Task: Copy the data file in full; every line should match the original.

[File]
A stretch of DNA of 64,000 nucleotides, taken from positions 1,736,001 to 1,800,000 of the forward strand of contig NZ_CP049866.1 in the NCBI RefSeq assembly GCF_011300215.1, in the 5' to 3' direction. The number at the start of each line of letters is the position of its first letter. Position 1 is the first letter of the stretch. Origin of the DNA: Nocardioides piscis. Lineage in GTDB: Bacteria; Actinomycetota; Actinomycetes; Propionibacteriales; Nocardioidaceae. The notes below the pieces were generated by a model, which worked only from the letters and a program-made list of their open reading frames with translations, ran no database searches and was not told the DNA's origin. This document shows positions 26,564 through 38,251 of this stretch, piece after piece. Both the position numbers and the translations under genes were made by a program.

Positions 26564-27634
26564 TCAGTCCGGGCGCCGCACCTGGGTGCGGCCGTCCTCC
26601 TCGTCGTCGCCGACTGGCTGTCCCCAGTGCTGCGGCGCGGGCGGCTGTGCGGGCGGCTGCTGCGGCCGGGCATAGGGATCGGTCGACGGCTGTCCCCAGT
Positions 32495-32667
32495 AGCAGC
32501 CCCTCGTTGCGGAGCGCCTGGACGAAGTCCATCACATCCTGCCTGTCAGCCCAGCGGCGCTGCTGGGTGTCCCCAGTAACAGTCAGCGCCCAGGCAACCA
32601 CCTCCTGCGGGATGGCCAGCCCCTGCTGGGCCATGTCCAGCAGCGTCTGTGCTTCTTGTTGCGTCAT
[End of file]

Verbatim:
A stretch of DNA of 64,000 nucleotides, taken from positions 1,736,001 to 1,800,000 of the forward strand of contig NZ_CP049866.1 in the NCBI RefSeq assembly GCF_011300215.1, in the 5' to 3' direction. The number at the start of each line of letters is the position of its first letter. Position 1 is the first letter of the stretch. Origin of the DNA: Nocardioides piscis. Lineage in GTDB: Bacteria; Actinomycetota; Actinomycetes; Propionibacteriales; Nocardioidaceae. The notes below the pieces were generated by a model, which worked only from the letters and a program-made list of their open reading frames with translations, ran no database searches and was not told the DNA's origin. This document shows positions 26,564 through 38,251 of this stretch, piece after piece. Both the position numbers and the translations under genes were made by a program.

Positions 26564-27634
26564 TCAGTCCGGGCGCCGCACCTGGGTGCGGCCGTCCTCC
26601 TCGTCGTCGCCGACTGGCTGTCCCCAGTGCTGCGGCGCGGGCGGCTGTGCGGGCGGCTGCTGCGGCCGGGCATAGGGATCGGTCGACGGCTGTCCCCAGT
Positions 32495-32667
32495 AGCAGC
32501 CCCTCGTTGCGGAGCGCCTGGACGAAGTCCATCACATCCTGCCTGTCAGCCCAGCGGCGCTGCTGGGTGTCCCCAGTAACAGTCAGCGCCCAGGCAACCA
32601 CCTCCTGCGGGATGGCCAGCCCCTGCTGGGCCATGTCCAGCAGCGTCTGTGCTTCTTGTTGCGTCAT